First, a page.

NOTE that this is a review of the Harvard University Press facsimile of the first edition of "On the Origin of Species" (intro by Ernst Mayr). This is NOT a commentary on Darwin's text.
I blithely bought and began reading the Modern Library's "Origin", then came across this facsimile of the first edition in the library. Hmm, I wondered. I used the quotations in the front of my copy to deduce that I was reading the sixth (and last) edition, rather than the first. While that, too, has its considerable interest in illustrating the twists and turns of Darwin's thought during those years, the evolution revolution was made by the first edition. As Ernst Mayr says in his introduction, "When we go back to the Origin, we want the version that stirred up the Western world, the first edition." Besides which, if one is going to do any historical research, one needs this edition, for contemporary references use the first edition's pagination.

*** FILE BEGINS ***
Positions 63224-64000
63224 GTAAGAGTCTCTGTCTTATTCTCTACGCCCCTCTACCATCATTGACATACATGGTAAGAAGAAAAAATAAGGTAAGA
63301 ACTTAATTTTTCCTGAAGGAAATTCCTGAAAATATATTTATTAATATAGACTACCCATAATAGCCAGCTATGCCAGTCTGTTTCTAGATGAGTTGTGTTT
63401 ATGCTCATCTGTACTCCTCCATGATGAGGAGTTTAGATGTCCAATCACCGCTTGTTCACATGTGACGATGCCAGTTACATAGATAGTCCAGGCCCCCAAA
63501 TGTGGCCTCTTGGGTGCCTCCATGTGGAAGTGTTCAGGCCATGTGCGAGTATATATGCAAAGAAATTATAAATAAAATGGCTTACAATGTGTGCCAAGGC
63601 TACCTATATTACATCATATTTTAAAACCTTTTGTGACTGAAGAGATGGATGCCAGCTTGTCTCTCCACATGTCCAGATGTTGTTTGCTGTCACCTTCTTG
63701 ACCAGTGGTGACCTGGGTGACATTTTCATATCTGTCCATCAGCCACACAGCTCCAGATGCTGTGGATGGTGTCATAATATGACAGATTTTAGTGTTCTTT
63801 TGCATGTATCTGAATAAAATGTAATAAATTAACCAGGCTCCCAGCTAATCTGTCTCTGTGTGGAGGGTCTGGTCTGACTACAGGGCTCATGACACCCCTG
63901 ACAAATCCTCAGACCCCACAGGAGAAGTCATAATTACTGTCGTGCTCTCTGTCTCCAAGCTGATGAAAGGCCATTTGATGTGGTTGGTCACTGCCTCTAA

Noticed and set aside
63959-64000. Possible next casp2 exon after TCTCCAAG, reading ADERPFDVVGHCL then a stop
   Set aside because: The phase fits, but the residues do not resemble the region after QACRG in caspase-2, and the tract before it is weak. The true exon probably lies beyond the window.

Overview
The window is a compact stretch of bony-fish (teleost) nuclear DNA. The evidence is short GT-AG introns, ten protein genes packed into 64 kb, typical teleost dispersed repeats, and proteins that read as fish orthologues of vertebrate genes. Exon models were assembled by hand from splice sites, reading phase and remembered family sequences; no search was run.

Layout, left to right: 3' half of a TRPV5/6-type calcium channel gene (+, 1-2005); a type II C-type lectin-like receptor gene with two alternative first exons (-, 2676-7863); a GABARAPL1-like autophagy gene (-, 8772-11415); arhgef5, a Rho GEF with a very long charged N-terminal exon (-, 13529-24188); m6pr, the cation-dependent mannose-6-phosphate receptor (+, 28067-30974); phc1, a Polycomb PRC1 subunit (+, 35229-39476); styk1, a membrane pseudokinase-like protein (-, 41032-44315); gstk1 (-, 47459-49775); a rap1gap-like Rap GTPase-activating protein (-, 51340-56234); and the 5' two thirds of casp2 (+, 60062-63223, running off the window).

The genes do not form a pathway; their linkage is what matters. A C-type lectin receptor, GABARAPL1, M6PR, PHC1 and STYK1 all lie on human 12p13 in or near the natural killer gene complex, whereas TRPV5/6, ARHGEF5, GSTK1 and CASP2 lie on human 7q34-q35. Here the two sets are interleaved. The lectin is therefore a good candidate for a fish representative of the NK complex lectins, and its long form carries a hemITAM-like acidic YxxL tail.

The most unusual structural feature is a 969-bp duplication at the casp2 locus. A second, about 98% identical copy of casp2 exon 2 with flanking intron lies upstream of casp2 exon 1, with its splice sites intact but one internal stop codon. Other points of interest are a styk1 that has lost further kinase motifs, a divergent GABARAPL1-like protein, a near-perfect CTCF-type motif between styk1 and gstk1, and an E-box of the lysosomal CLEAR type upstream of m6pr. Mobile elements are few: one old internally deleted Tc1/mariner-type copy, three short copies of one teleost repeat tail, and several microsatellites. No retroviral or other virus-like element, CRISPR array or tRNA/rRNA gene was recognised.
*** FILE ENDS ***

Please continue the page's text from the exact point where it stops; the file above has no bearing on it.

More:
But most importantly, this is the firstborn of Darwin's mind, long gestating, and contains his most confident and positive statement of his thesis. He had tried to anticipate all the major objections to his theory and answer them preemptively here. Still, at the time of this writing he had no critics, so the tone and content display none of that waffling that mar, to a certain extent, the final edition.
This volume was put together in 1964, and Ernst Mayr's introduction dates from that time. It is a good historical introduction to Darwin and his contribution, and some more specific remarks on the first edition, its general approach and some of its path-breaking arguments. Also included in the extra matter is a bibliography of Darwin's published works, plus current works on evolution, as of 1964. There is also a quite comprehensive index of the text, which should make the book considerably more usable to us than it was to Darwin's original readers.
My only gripe is that Harvard University Press only offers a paperback, although it used to have a hardcover edition. The paperback version is readable enough at 5.5 by 8.2 inches, yet it's too thick for its size, and, while definitely not of poor quality, vulnerable to the binding breakage typical of the breed, so serious scholars of the work might find themselves literally pulling it apart. For you and me, though, it should be just fine.